Needless to say, it was a complete mindfuck. And not in the good way. I tried to combat this as best I could, from all angles.

At the suggestion of my OBGYN and my therapist, and some others in the AYA cancer community, I ordered a set of vaginal dilators to attempt to help stop the shrinking. There is absolutely NOTHING sexy about the process of using vaginal dilators, and as much as I was committed to the process (very, by the way), sadly, it didn’t really seem to help. I got some estrogen cream that was marginally helpful, so long as I wasn’t too tired or too sick to use it (which was more often than not).

To try and embrace my new body with an ileostomy, I texted a handful of close girlfriends and asked them to accompany me to the lingerie store to try and buy some cute get ups that would hide my ostomy bag. While I was moderately successful in finding pieces that “worked,” deep down I knew that shelling out the money for these negligees wasn’t going to piece together my now shattered self-image. Ostomy or not, cancer or not, “societally-approved body shape/size/color/whatever” or not, believing you are sexy is an inside job. And no amount of lingerie was going to be able to convince me that I was still attractive with an ostomy. I had to do the mental, emotional, and spiritual work to get there on my own.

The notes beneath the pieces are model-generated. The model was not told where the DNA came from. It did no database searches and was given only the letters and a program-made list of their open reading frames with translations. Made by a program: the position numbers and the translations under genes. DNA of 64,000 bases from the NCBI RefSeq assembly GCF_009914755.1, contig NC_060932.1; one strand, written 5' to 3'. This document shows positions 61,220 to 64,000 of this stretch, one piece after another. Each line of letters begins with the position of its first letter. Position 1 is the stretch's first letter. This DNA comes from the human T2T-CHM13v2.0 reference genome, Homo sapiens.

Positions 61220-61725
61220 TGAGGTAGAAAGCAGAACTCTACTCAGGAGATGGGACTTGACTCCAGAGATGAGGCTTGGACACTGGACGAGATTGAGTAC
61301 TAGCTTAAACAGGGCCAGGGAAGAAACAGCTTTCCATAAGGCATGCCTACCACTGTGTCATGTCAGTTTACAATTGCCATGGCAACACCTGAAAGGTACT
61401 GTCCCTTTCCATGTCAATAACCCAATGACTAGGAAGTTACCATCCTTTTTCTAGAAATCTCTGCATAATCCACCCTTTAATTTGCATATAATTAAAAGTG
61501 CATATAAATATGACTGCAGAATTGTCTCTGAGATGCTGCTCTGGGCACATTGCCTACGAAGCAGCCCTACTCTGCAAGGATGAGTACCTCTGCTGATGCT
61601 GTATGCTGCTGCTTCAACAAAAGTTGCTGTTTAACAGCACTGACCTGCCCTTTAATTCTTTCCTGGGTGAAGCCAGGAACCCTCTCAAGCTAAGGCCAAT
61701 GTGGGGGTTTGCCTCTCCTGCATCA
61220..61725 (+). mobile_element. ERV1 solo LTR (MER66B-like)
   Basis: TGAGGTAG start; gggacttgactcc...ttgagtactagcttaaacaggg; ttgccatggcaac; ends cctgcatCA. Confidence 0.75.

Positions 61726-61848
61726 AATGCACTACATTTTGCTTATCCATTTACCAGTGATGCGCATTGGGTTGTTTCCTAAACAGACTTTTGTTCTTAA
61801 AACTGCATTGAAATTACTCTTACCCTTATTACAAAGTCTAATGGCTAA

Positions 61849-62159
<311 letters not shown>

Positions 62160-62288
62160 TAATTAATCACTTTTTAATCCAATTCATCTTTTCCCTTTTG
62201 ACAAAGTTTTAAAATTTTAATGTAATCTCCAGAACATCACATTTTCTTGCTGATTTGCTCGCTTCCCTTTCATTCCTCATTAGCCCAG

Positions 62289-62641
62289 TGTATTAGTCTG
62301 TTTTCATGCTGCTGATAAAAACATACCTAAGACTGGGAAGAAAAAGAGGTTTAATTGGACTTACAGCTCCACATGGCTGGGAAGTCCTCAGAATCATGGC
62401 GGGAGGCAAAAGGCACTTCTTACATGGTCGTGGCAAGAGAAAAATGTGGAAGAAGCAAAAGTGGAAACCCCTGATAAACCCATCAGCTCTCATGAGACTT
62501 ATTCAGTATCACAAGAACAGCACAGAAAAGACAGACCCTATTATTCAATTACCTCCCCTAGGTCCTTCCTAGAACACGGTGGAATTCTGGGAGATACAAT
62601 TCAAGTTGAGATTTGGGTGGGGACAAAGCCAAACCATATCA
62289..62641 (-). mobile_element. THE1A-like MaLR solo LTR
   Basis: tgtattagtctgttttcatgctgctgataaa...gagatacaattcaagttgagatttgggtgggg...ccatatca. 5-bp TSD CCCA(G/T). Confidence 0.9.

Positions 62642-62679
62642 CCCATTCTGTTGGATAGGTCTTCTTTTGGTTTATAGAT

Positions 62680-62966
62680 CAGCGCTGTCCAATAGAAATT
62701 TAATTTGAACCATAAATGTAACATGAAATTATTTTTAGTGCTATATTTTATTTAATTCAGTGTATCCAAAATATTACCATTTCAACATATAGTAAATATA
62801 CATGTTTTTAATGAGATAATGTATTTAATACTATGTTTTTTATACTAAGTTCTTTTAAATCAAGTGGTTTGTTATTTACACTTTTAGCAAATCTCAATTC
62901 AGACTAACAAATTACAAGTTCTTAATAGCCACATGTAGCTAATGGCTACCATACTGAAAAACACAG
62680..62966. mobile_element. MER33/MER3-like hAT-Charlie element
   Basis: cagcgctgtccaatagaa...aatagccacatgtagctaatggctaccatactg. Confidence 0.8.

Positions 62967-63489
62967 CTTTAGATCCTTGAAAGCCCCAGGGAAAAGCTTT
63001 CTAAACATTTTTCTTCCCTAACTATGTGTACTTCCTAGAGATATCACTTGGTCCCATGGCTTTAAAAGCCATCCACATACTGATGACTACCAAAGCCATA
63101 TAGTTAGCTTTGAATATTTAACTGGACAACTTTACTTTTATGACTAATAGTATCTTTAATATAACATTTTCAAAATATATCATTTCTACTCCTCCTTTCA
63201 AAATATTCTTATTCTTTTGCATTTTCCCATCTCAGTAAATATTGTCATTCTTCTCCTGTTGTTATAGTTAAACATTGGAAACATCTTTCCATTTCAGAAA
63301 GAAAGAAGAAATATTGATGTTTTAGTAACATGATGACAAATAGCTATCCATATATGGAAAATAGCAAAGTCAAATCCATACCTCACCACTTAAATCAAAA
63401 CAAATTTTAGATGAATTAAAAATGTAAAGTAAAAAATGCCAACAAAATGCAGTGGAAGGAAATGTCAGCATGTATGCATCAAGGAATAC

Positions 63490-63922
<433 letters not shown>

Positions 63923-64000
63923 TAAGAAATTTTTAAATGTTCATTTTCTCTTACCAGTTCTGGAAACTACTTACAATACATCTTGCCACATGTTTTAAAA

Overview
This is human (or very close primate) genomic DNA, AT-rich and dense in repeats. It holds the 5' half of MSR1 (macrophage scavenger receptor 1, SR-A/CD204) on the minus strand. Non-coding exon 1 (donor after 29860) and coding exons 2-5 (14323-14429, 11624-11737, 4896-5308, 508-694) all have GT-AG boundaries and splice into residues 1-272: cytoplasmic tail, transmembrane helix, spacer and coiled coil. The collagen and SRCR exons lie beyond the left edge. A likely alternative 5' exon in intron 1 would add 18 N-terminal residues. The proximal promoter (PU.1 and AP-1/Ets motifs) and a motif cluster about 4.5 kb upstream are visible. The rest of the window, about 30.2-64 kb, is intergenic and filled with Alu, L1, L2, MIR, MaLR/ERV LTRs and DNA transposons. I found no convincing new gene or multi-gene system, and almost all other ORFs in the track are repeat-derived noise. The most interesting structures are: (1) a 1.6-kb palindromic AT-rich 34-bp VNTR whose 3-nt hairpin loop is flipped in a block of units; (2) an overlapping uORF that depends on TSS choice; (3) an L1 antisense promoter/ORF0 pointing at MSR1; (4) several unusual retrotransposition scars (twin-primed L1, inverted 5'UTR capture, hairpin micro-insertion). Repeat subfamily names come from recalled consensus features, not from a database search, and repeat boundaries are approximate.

And that caused me to be even more resentful of my situation. Doing the work? SERIOUSLY? I was already doing so much “work”! I was already trying to make it to all of my appointments on time, keep from vomiting from the chemo, regularly use dilators to try and keep my vagina from shrinking, drastically altering my diet so that my ileostomy wouldn’t get blocked (which happened once and landed me in the hospital for nine days hooked up to IV nutrition and an NG tube shoved up my nose and down to my stomach), maintaining upkeep of all of my ostomy products, trying to survive… all the while raising two kids and trying to maintain a marriage and a household… so the thought of having to do MORE work just felt like a lot to ask of me.

Too much, sometimes. And yet, I was committed.